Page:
Flash Back Fridays
THE SPIRIT OF STRATHCONA A story by David Boulding
The Spirit of Strathcona is people, ideas, and energy coming together. For example, Young Adrian Koeleman escorting a bus load of German tourists has a fan belt break in the Rockies miles from any garage or parts store. What does he do?Adrian turns to the group and speaks to the women. He explains he needs them to get their suitcases out and go through their lingerie and give him all their pantyhose. He says he must make a fan belt from their nylons so they can get to the next town. Excited, the women lay out their suitcases on the Trans Canada Highway and pass Adrian all their nylons. The bus moves along, not overheating, and several German women have a Canadian story that will amaze their friends for years.
￼￼The lodge had bees for many years at Donner Lake, located behind Colonel Foster, which were cared for by Tony Hunter and Jim. To get there the driver must navigate a maze of logging roads going up the Ucona valley from the Gold River side of the park. Tony cared for the bees while the hives were at the lodge. Jim took the bees to Donner Lake. One fall, Jim took up one and a half year old Nick Boulding to get the hives and again the next year when Nick was two and a half years old. That year Jim came back astounded and told Myrna that young Nick told his father they ￼were on the wrong road, saying “wrong way Daddy”. He remembered the correct road from the year before, before he could talk. On a later trip to the hives at Donner Lake, Jim drove by signs that the Forestry Department had posted indicating that the government employed foresters had been spraying the deadly chemical Round –Up to rid the forest of alders. The foresters called the spraying “forest enhancement”. Disgusted, Jim abandoned the hives because Jim was worried the hives might be poisoned by the Round–Up. We never again had our own honey. For the years when the hives were clean the hives produced enough honey for a year – we had wax for candles and lots of fine fireweed honey.
And young Nick, the navigator, was prone to adventures; he once fell off the scaffolding on the Ralf Shulze house (at a much later date), three stories to the ground. He was looking at a bird and wanted a closer look. He was wedged in beside a large sharp rock. He was bleating, not speaking. He could not move. Concerned, Jim scrambled down, worried that young Nick had broken his back. He was transported on a back board to Campbell River Hospital and we were relieved to hear he was okay.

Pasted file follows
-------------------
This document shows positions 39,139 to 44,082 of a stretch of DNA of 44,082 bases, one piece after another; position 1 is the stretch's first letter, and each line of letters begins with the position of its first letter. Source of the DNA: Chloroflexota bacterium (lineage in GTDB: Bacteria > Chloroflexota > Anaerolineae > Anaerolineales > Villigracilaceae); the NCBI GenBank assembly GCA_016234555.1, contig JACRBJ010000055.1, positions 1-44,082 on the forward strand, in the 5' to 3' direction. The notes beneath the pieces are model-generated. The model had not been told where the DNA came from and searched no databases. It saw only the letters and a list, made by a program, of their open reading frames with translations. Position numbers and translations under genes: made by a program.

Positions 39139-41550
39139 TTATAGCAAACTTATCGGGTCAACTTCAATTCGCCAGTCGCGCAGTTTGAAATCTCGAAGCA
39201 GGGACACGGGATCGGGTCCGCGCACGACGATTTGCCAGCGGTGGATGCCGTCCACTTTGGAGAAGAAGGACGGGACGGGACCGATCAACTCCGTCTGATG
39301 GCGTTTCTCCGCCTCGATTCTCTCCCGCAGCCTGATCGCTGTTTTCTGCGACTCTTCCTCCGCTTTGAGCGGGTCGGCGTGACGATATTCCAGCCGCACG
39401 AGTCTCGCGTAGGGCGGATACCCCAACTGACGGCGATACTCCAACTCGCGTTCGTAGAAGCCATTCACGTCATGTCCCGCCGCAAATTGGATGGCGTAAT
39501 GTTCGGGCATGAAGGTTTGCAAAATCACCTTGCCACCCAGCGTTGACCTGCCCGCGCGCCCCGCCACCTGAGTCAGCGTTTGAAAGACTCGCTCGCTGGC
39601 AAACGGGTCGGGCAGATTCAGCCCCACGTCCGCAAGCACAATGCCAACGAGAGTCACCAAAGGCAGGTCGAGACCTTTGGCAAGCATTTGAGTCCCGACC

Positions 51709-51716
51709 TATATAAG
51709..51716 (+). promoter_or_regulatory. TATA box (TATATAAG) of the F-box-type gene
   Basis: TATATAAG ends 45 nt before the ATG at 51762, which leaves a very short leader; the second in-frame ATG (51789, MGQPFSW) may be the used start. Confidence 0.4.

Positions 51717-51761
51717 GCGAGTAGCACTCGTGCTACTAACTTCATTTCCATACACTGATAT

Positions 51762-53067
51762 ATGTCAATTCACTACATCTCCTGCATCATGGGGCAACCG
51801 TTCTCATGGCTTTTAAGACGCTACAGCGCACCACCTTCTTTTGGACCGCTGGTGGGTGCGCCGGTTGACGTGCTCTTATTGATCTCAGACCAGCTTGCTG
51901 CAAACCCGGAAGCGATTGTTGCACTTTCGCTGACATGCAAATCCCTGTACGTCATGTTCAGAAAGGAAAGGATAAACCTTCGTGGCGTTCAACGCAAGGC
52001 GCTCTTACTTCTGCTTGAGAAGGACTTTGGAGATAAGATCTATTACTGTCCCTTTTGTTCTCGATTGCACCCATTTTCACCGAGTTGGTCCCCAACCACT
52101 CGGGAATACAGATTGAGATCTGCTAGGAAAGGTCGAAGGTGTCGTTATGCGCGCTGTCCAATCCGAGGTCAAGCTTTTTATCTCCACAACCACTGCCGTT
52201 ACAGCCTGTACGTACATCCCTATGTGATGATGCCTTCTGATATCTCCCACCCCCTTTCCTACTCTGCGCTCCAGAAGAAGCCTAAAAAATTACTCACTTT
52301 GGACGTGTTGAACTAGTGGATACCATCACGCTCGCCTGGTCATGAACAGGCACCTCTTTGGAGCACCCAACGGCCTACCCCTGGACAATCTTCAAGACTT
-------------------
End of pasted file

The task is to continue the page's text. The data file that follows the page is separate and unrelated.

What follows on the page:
Nick was known in those early years as Super Nick and had a costume with a red cape and a thread bare tee shirt that he wore for days at a time. He was given to jumping off buildings, and managed to jump from the roof of cabin 14 without meeting death. He did though get some scars from these leaps. It seemed Super Nick was impervious to death by gravity.
At a party at the lodge, five year old Nick was as usual dressed as Super Nick with his red cape and shirt. Jim arrived at the same party also dressed as Super Nick. Nick was bewildered, and so puzzled into a silence of confusion, that Jim laughed so hard he had tears rolling down his cheeks. Poor Nick.
The radiophone was a continual entertainment device for staff and guests. Often staff would get a blast on the PA system called the Voice of God. Once contacted the staff person would run hard to the office and just get to the door when the caller would hang up because the cost was too much to wait any longer. Guests would ask: “Why does everyone run so hard to get to the phone?” The phone service was a lot like Catholic bingo. Lots of energy for the few winners who got calls that connected. Only in the last few years has the Lodge used a system run by Quinsam Communications that gave us regular phones as well as internet. We now have five different kinds of phones. The phone/internet lines were strung by hand down the face of the escarpment and connected to the office. Jamie and Brian Gunn spend as much time fixing this system as Jim did arguing with BC Tel about the old system. Some things never change. Tina and Jamie are the finest example of carrying on the Spirit of Strathcona. Neither planned to live here, and they are raising three daughters while operating one of the world’s finest residential outdoor education programmes. Jim’s death forced Jamie to adjust and create a good life for his mom, his family and thousands of children. Tina has gathered around her a talented staff (several Olympic female athletes) that understands the spirit of experiential education.
The spirit of the place is the clarity and coherence of a vision first devel- oped by Jim and Myrna 50 years ago. Jim always said in bad weather you have to adapt and think like an animal. The lodge spirit is all about adapting and surviving and making the best of a given situation. The lodge is a small community; there is a high level of stimulation here because of the never-ending stream of interesting visitors from all over the world.